You may find it surprising, but many people are less keen on outdoor exercise during the summer than you would expect. If you're a runner for example, the heat and humidity affect your body rapidly, so that running your normal distance at your usual pace becomes a real challenge. Your body is having to work overtime to adapt to the conditions, and you may well struggle to hit your running goals. With this in mind, we've put together some useful tips that can help you adapt to the heat and run to the best of your ability.
1. The most obvious solution if you're struggling to run through the heat is to alter the time of your run. By running at cooler times of the day you'll manage to avoid the heat, while the air quality will be better. The downside is that you may encounter higher humidity. If you do have to run through the heat, adjust your route. Run in the shade or on the shadier side of the road. Choose a park, and avoid the road where possible, because asphalt and concrete tend to retain heat. Running in the morning can give you a boost that you'll enjoy throughout the day.
2. Adjust your intensity. Generally, you will fare better if you start out more slowly than usual, and then if you're progressing well, speed up at the halfway mark. Switch gears and adapt. If you're on holiday and unaccustomed to the heat, remember that your body will take two weeks to adapt to conditions so that it can cool itself efficiently. Once you are acclimatised, you'll be able to run at your usual pace because your body will have learned to decrease your heart rate, decrease your core body temperature, and increase your sweat rate.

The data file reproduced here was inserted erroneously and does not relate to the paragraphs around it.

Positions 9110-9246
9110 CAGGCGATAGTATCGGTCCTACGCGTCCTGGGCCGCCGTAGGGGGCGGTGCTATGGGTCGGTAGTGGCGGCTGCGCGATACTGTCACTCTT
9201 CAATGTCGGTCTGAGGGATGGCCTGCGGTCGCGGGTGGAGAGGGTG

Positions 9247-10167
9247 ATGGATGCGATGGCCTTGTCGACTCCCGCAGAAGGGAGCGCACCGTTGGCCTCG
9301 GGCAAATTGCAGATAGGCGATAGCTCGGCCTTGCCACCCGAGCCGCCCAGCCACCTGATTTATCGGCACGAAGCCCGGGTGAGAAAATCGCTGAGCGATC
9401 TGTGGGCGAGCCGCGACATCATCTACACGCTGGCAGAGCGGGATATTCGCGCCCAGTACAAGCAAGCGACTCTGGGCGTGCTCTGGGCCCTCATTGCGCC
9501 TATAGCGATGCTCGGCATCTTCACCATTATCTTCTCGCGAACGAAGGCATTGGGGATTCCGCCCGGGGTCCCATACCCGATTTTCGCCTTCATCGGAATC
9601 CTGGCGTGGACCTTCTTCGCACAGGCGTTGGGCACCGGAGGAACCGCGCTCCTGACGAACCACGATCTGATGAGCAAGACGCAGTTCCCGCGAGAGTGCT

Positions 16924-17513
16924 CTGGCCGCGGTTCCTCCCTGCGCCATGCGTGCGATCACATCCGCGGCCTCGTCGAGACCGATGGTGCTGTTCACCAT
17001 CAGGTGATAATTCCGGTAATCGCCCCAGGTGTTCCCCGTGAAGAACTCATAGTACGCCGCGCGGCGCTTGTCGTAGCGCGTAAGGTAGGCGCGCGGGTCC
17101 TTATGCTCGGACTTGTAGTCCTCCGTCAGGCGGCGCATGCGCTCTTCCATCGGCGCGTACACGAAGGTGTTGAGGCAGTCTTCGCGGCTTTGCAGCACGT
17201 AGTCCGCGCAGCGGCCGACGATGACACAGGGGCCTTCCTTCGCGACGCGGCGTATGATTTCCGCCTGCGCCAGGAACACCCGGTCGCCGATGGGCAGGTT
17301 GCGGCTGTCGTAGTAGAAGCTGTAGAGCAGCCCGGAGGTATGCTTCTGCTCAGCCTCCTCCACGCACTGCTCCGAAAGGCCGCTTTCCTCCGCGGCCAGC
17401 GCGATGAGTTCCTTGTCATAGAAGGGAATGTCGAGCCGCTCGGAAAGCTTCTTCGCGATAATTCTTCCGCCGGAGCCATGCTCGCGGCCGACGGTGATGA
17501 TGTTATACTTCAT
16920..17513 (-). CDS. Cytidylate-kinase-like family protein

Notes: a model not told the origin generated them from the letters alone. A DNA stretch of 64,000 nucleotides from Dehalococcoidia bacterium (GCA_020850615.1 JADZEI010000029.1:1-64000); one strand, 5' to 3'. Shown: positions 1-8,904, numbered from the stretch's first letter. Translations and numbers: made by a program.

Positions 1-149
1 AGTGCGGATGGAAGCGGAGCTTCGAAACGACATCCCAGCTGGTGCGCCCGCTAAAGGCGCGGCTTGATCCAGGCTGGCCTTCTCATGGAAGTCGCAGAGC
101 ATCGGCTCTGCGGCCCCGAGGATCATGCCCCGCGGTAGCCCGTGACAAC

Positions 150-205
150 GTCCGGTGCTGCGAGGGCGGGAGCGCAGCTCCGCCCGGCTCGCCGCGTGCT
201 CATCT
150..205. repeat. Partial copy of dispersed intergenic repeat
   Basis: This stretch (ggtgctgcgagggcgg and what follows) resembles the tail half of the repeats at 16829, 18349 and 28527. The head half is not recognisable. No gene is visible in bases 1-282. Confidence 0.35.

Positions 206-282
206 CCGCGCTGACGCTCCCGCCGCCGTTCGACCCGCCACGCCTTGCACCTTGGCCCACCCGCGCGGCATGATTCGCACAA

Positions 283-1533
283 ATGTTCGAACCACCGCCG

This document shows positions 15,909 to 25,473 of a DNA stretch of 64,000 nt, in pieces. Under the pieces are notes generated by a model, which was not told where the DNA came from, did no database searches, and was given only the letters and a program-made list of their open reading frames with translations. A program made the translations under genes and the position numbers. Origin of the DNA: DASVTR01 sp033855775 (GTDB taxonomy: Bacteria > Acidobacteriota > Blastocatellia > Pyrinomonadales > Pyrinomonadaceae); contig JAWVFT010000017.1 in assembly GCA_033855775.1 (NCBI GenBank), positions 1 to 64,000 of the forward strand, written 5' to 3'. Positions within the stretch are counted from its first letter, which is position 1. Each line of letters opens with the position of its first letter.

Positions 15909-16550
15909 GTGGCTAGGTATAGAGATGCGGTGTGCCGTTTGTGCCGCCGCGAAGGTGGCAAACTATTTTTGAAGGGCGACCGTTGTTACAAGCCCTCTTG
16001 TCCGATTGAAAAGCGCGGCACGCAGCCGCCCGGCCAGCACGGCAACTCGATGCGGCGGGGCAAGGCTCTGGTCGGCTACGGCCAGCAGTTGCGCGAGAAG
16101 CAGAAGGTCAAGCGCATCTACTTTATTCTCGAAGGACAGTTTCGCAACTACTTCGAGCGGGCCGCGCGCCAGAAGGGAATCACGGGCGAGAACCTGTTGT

3. Don't expect to be able to run at your normal pace. You should slow down. Why? Because every 5°F rise in temperature above 60°F will slow your pace by up to 20 to 30 seconds per mile.
4. Stay well hydrated during your run. If you're running for less than 45 minutes, drinking ordinary water is great. If you intend to run for longer, you may need to consider a sports drink that maintains your electrolyte levels. While you're sweating you'll be losing electrolytes such as sodium and potassium which need to be replenished. Check the labels of your sports drink to find the right one for you. It's important to be hydrated before you leave on your run, so drinking a sports drink approximately 60 minutes before you exercise is a good idea. Experts recommend drinking five to eight ounces of sports drink about every 20 minutes while running.
5. Consider your clothing. Wear as little as you can possibly get away with and make sure the material is vented and light in colour. Choose microfiber polyesters and cotton blends where you can and always remember to wear a hat. Sunglasses and sun tan lotion with an SPF of 30 or higher are essential too.
6. If there's a breeze, run into it! This will have a cooling effect, which is especially welcome particularly on the way home.
7. If it's too hot to run why not swim instead? At the very least you could try running in water which is something that Mo Farah does from time to time. Run in the pool for the same length of time it would take you to do your run. It's easier if you use a float and move your legs as if you were running on land, lean slightly forward and forcefully pump your arms.
8. Consider your diet - because eating the right food is vitally important when you're serious about your exercise routine, especially in the heat. You need to be eating foods that will fuel your activity as well as aid your recovery. What does this mean in reality? You should rehydrate after exercise, and ensure you are consuming plenty of carbohydrates and protein. Carbs will replenish your glycogen stores, while proteins will build and repair your muscles.
9. If the day is seriously too warm, exercise indoors. There are no gold medals available to anyone who chooses to exercise in dangerous conditions and your body will find it punishing and take time to recover. Far better to take it easy and exercise in another way.
10. Finally, remember to consider other factors that might lead to faster dehydration. For example, are you taking antihistamines or antidepressants? These will have a dehydrating effect. Similarly, if you have been drinking alcohol in the previous 24 hours, you're more likely to dehydrate quickly.
If running is not your thing, you may want to try something different like Nordic walking in Spain.
September 27, 2012